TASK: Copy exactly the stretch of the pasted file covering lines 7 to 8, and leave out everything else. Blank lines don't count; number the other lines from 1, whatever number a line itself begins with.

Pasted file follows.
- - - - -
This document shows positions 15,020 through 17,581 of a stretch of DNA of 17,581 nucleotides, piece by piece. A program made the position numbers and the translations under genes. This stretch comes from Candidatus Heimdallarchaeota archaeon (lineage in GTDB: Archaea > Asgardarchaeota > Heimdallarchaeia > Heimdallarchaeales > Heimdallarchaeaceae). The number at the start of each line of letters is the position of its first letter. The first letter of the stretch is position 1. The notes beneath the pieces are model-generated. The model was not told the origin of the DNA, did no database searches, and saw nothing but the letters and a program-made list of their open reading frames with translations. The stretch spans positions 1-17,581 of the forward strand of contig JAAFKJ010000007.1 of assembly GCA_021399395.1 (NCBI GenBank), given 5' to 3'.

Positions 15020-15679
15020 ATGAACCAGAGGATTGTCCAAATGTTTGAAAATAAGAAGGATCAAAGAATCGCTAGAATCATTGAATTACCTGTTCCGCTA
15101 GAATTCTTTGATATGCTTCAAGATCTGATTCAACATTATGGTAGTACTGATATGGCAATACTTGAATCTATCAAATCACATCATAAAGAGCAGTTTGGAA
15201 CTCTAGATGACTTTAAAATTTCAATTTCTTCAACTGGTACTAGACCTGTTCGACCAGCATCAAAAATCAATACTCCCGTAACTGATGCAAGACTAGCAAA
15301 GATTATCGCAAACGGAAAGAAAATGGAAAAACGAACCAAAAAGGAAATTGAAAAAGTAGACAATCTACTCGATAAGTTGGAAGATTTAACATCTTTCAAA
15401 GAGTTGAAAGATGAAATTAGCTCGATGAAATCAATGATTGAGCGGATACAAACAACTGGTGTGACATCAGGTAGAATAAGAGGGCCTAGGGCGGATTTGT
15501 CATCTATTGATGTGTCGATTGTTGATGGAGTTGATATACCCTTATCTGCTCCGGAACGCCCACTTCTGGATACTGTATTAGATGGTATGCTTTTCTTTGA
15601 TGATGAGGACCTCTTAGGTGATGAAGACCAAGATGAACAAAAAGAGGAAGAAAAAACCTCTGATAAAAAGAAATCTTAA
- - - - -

15401 GAGTTGAAAGATGAAATTAGCTCGATGAAATCAATGATTGAGCGGATACAAACAACTGGTGTGACATCAGGTAGAATAAGAGGGCCTAGGGCGGATTTGT
15501 CATCTATTGATGTGTCGATTGTTGATGGAGTTGATATACCCTTATCTGCTCCGGAACGCCCACTTCTGGATACTGTATTAGATGGTATGCTTTTCTTTGA